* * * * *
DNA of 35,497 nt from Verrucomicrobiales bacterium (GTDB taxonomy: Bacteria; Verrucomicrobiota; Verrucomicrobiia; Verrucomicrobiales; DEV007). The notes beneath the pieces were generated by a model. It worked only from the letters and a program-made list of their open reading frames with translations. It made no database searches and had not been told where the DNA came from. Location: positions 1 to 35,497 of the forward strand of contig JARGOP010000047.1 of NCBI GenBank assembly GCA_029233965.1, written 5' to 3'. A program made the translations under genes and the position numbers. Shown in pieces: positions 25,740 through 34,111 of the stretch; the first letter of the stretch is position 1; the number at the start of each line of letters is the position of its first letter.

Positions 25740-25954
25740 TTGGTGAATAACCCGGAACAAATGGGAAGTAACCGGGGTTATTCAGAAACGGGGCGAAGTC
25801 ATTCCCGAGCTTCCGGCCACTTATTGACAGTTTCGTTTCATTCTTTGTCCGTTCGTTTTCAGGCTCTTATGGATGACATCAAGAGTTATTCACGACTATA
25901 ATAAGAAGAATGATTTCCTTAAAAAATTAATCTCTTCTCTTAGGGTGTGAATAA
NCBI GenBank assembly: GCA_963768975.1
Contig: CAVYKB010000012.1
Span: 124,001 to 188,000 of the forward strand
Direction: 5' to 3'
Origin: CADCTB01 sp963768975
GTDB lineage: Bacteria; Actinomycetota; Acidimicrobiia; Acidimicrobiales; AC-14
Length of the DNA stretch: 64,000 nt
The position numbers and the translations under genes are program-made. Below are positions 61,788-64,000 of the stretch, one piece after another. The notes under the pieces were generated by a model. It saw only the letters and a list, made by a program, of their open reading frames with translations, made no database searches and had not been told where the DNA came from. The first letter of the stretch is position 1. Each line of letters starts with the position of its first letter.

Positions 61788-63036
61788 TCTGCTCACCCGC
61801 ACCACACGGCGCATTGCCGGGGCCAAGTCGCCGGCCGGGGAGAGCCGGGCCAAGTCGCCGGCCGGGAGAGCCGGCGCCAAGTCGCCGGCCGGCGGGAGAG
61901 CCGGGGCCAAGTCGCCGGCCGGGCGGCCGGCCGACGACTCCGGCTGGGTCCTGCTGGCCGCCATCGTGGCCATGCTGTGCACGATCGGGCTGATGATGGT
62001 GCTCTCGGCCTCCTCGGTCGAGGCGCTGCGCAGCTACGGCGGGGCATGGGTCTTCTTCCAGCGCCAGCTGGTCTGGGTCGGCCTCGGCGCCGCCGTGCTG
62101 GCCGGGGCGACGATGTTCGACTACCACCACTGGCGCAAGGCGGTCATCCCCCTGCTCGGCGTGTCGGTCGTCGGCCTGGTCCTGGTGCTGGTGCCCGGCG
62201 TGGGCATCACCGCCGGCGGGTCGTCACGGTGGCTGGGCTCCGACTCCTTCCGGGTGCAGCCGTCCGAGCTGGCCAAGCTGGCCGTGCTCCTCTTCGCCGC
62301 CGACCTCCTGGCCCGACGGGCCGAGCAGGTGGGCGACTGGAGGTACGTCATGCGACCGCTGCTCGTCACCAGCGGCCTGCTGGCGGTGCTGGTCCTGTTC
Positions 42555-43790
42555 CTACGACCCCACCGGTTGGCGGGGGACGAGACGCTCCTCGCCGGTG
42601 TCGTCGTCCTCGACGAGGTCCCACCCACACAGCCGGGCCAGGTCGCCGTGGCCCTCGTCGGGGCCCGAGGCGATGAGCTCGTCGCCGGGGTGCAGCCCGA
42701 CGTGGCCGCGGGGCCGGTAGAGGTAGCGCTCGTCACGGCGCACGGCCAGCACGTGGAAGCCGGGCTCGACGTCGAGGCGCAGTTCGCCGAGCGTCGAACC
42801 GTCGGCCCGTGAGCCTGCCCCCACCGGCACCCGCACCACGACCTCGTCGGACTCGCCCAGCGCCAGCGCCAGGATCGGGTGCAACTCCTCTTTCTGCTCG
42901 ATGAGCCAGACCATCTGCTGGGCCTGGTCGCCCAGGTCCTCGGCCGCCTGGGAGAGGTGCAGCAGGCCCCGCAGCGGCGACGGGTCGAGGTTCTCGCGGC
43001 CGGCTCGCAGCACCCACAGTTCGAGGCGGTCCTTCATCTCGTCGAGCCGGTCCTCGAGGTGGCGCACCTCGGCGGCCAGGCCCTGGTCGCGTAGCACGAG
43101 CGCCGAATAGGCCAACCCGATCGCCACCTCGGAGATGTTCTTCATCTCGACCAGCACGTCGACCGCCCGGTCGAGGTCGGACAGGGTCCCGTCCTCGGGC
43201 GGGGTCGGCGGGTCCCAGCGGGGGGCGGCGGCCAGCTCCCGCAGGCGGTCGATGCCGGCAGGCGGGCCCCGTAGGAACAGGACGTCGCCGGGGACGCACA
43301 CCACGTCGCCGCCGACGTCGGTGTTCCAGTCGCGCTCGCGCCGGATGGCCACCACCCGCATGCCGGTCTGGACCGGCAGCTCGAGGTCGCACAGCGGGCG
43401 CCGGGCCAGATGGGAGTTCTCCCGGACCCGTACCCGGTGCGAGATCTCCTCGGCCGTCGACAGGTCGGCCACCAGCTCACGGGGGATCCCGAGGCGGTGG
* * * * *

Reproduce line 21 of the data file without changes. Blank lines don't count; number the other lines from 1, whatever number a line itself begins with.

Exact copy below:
62301 CGACCTCCTGGCCCGACGGGCCGAGCAGGTGGGCGACTGGAGGTACGTCATGCGACCGCTGCTCGTCACCAGCGGCCTGCTGGCGGTGCTGGTCCTGTTC